The number of home repossessions rose 15 per cent between July and September this year compared to the three months before, as mortgage rates spiked and the cost of living crisis put pressure on household budgets.
In total 700 homeowner mortgaged properties were taken into possession in the third quarter of 2022, according to data from UK Finance.
But it was not just owner-occupied properties that saw a rise in repossessions. The number of buy-to-let properties that were taken into possession also rose 11 per cent from July to September, to 390.
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Repossession rise: As mortgage rates and the cost of living go up, an increasing number of homeowners may struggle to pay their lender every month
House possession or repossession is the process of a lender taking ownership of someone’s home due to missed mortgage payments.
While the number of repossessions is rising, it currently still remains below pre-Covid levels.
Mortgage rates for both residential and buy-to-let loans have risen significantly over the year, which could have contributed to homeowners not being able to meet their monthly payments.
On 1 May this year the average two-year fixed rate among homeowners was 2.57 per cent, but by 1 October it was 5.43 per cent.
On a £200,000 mortgage the hike increases monthly payments by £316 from £904 to £1,220.
While homeowners on fixed rates are protected until their fixed period ends, it means that payments could rise substantially when they remortgage.
Those on tracker mortgages and standard variable rates are also likely to have seen their payments go up this year.
Figures from UK Finance show the number of house possessions creeping up again after Covid-19
Research from Citizens Advice has revealed more than a quarter of mortgage holders wouldn’t be able to afford their monthly repayments if they increased by £100 a month.
Samuel Mather-Holgate, financial advisor at Mather and Murray Financial said: ‘If mortgage rates keep rising, we will inevitably see an increase in forced sales because the current situation is a perfect storm.
‘Increased borrowing rates are coupled with eye-watering energy bills and general inflation affecting the cost of basics like food and clothing.
‘There may well have been increased stress tests on affordability for mortgage borrowers, but these assumed everything else was equal, which it isn’t.’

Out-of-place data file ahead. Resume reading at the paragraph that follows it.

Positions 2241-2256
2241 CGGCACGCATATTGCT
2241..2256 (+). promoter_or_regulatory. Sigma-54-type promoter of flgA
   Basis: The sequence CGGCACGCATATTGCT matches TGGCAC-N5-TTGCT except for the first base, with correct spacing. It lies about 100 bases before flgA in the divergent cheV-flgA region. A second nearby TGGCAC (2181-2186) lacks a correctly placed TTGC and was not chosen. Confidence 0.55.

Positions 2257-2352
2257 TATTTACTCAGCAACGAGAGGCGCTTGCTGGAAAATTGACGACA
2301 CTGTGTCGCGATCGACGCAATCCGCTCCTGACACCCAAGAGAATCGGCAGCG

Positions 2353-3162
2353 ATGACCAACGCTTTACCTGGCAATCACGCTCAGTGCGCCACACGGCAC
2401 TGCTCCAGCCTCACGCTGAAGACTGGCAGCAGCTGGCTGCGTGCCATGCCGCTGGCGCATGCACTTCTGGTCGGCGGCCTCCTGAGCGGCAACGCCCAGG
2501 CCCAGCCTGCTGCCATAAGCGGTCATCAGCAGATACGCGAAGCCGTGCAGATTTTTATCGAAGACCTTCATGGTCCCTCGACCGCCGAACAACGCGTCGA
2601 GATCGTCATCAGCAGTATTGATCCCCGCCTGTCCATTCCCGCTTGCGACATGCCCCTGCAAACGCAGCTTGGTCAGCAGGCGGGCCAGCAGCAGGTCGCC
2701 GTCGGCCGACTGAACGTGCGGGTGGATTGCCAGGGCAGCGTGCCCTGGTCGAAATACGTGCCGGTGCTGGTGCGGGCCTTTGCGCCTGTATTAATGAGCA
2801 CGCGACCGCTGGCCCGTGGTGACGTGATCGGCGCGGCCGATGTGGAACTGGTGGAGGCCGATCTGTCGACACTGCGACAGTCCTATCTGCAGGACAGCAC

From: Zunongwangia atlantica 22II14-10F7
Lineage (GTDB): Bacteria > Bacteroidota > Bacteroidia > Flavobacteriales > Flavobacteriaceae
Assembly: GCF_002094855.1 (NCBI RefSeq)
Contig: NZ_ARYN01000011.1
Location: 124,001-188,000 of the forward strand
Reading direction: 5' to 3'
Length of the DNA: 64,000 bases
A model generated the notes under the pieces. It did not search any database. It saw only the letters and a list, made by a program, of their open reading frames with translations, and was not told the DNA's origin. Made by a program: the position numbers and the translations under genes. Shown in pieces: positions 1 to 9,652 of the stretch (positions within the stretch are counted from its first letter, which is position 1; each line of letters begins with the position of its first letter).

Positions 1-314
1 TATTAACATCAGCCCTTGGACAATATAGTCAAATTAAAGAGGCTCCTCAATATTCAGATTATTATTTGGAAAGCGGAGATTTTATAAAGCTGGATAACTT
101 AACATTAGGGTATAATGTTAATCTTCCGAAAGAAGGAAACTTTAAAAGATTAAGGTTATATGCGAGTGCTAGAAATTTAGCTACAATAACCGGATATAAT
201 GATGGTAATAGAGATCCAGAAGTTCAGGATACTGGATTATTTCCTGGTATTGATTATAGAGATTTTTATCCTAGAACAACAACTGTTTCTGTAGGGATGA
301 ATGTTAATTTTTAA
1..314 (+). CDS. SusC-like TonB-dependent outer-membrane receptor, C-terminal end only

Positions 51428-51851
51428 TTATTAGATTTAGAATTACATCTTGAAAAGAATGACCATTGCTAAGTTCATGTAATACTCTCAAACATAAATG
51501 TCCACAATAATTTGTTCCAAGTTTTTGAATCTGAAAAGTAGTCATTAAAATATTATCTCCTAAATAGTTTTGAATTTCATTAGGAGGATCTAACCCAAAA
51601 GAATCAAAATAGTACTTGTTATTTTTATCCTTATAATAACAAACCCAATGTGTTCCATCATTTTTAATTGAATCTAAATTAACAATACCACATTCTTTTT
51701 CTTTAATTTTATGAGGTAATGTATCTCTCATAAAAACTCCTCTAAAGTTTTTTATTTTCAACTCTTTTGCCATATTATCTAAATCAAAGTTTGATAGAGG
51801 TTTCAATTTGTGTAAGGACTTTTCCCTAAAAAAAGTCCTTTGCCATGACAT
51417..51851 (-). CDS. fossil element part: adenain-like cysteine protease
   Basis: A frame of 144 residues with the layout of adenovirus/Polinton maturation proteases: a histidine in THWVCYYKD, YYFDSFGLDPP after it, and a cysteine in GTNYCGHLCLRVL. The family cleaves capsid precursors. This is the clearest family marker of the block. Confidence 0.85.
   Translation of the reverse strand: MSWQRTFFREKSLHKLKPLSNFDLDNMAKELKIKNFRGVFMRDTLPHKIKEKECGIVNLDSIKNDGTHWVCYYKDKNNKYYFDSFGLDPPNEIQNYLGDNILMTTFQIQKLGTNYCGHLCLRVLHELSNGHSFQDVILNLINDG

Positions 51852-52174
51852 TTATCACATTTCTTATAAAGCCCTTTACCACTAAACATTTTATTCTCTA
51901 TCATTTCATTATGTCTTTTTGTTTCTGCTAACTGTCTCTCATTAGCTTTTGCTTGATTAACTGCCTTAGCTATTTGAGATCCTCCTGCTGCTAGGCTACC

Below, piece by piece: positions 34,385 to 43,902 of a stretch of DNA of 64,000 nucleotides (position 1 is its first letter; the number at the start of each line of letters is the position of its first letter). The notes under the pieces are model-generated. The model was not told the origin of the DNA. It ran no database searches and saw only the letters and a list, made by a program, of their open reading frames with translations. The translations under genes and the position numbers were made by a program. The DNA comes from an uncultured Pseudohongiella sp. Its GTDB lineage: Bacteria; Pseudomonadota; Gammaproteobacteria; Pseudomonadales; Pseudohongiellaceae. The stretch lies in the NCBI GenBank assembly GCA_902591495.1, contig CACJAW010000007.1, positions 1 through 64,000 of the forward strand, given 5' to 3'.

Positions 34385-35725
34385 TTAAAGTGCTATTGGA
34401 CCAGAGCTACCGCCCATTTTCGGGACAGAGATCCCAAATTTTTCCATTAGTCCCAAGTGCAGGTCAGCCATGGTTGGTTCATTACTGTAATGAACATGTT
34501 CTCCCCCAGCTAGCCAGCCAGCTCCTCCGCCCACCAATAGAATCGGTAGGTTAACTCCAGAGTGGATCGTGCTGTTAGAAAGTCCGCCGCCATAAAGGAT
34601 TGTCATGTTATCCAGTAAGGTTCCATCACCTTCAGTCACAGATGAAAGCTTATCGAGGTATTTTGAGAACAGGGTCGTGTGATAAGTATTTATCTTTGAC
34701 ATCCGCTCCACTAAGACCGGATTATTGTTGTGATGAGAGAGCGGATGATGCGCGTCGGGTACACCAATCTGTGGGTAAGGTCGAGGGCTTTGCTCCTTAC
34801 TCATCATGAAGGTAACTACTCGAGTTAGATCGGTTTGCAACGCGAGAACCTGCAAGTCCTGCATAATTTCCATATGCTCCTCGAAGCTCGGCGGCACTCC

The number of homeowner mortgages in arrears fell 1 per cent in the third quarter of the year to 74,440, however.
Within the total, there were 28,910 homeowner mortgages with arrears representing 10 per cent or more of the outstanding balance.
This was the same number as the previous quarter.
Repossession spikes coincide with higher rates
Wealth management company Quilter has also analysed the data on repossessions, and noted that mortgage possession claims increased 30 per cent between July and September compared to the same quarter in 2021, going from 2,832 to 3,680.
It said that the number of possession orders issued went up by more than 100 per cent from 1,229 to 2,491. This is the legal document which informs a homeowner that their lender can take possession of a property.
Warrants have increased 157 per cent from 947 to 2,437 and repossessions by county court bailiffs increased 91 per cent from 390 to 744, it said.
Commenting on the figures, Karen Noye, mortgage expert at Quilter said: ‘A claim, order, warrant and repossessions by country court bailiffs are all steps in the process which concludes with a home being repossessed.
With high energy and food prices some people will start to struggle to heat their homes, eat and service their mortgage and this will lead to repossession
‘Repossessions spiked after the financial crisis, but since then due to lenders taking a more proactive approach to helping struggling borrowers and also low interest rates the levels of repossessions have dramatically decreased.
‘However, in the face of the cost-of-living crisis sadly the numbers of repossessions is starting to climb again. Historically, periods of high interest rates has coincided with an uptick in the number of repossessions due to people’s monthly payments increasing to levels they can no longer pay.
‘With high energy and food prices some people will start to struggle to heat their homes, eat and service their mortgage and this will lead to repossession.’
Noye notes that the sharp increase in possessions compared to last year may be because of the actions of the FCA during the pandemic to limit possessions.
The FCA put a stop to all repossession proceedings from March to September 2020. After that the FCA advised mortgage lenders not to commence or continue possession proceedings until April 2021, unless there were special circumstances.
As a result, there were only 10 repossessions from April 2020 to March 2021.